Ol' Clip-Clop by Patricia C. McKissack

Ol Clip ClopCindy: You know a story that begins in October on Friday the 13th is sure to be spooky and Ol’ Clip-Clop: A Ghost Story (Holiday House 2013) does not disappoint. John Leep had a stingy heart and no one among the three hundred people in Grass Hallow considered him a friend, least of which the widow Mayes who John planned to evict. This guy makes the Grinch look charitable…Leep plans to evict the woman at night! As he mounts his horse and starts clip-clopping away he hears another set of hooves on the cobblestones but sees no one there. The tension mounts as darkness falls and the mysterious sounds follow John on his journey to the widow’s house. John Leep’s true nasty colors are seen in the glow of lamplight when he reaches the house and deceives the widow who was prepared to pay her rent. The rest of the story will have your heart clip-clopping as fast as John Leep’s horse…and end’s with one of the scariest final page turns in picture book history. My heart is still going. Patricia McKissack is no stranger to engaging storytelling and this outing maintains her fine tradition.

Lynn:  Oh what a perfect Halloween read aloud this is!  The story is really creepy with wonderful shivery sound effects to heighten the tension.  Then there are Eric Velasquez’s dark atmospheric illustrations.  First he uses a dark palette with a dark grey or black background.  Reader’s eyes are drawn to the faces on each page as the light highlights the features.  The perspectives are great too, sometimes looking up at the mounted horseman, sometimes down at the poor widow literally on her knees and then that terrific last page where the focus comes slightly from above.  This would be best with a 1st-3rd grade audience so lower the lights, hush your voice and prepare to SCARE!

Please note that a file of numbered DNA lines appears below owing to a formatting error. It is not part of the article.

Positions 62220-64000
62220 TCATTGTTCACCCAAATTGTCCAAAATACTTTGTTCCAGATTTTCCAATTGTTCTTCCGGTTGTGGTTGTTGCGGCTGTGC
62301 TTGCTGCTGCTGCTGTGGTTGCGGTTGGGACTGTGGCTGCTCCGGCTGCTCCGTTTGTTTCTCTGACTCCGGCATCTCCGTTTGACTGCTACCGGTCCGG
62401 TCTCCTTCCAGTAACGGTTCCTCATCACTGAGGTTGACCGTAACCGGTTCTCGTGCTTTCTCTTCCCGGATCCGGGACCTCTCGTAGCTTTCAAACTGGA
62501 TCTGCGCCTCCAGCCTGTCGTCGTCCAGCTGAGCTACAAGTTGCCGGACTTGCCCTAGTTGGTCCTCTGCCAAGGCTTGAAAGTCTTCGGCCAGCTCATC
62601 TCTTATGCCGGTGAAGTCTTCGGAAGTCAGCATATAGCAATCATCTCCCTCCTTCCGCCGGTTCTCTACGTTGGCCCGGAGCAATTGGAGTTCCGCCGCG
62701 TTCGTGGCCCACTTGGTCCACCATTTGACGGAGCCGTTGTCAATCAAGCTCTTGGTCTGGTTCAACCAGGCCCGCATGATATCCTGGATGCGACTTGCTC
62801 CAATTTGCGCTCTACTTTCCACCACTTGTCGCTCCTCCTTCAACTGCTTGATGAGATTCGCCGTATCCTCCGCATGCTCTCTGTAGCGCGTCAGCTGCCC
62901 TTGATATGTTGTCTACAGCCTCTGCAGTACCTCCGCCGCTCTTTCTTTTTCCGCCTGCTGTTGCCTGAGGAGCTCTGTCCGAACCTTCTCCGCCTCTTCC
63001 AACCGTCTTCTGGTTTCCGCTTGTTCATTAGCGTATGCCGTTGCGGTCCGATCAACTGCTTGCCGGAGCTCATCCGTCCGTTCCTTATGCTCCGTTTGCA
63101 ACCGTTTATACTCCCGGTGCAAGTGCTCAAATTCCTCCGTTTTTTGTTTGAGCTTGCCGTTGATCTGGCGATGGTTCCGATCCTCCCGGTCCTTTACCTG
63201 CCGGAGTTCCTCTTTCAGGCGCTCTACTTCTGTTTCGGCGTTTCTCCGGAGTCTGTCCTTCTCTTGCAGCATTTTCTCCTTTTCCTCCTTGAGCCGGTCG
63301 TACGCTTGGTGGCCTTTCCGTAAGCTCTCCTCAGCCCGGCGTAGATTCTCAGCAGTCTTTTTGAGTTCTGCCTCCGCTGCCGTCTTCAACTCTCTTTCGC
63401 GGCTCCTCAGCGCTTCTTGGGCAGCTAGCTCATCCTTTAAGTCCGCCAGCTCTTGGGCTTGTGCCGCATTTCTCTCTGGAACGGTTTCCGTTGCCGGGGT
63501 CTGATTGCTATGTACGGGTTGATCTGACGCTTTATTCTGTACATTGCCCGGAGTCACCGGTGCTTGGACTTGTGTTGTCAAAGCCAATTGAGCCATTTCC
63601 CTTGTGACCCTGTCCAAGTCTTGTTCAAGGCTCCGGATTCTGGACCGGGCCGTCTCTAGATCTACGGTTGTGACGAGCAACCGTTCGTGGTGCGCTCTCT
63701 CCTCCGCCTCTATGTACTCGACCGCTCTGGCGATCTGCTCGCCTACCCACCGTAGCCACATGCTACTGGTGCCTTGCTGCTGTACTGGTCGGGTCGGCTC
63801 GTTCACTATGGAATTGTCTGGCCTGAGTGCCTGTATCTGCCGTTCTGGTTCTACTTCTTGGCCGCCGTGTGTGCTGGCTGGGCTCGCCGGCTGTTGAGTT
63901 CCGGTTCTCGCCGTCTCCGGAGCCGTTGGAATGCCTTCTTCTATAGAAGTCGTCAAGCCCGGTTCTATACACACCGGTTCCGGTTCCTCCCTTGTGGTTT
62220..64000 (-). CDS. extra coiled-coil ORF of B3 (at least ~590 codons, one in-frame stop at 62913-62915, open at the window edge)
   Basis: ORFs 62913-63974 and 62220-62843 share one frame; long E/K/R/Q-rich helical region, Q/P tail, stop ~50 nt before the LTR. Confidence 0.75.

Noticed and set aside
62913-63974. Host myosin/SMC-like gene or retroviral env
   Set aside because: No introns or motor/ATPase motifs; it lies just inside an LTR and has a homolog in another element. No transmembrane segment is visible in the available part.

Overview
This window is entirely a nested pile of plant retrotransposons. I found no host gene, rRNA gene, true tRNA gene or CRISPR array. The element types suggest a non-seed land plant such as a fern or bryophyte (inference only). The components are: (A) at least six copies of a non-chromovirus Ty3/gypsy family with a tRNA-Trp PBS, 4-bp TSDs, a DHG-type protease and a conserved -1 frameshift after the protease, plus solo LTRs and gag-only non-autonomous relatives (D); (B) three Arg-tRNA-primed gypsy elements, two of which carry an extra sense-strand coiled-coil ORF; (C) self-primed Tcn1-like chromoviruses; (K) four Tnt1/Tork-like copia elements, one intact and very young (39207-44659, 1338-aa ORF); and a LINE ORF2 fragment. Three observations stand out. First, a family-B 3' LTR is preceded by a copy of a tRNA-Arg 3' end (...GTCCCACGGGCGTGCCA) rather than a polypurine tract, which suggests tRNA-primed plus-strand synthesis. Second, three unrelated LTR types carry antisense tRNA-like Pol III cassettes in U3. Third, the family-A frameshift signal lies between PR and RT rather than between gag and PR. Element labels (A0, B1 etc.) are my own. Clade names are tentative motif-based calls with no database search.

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About the Author:

Cindy Dobrez and Lynn Rutan are Booklist reviewers and middle-school librarians who have chaired both ALA’s Best Books for Young Adults and the Michael L. Printz Award for YA Literature committees.

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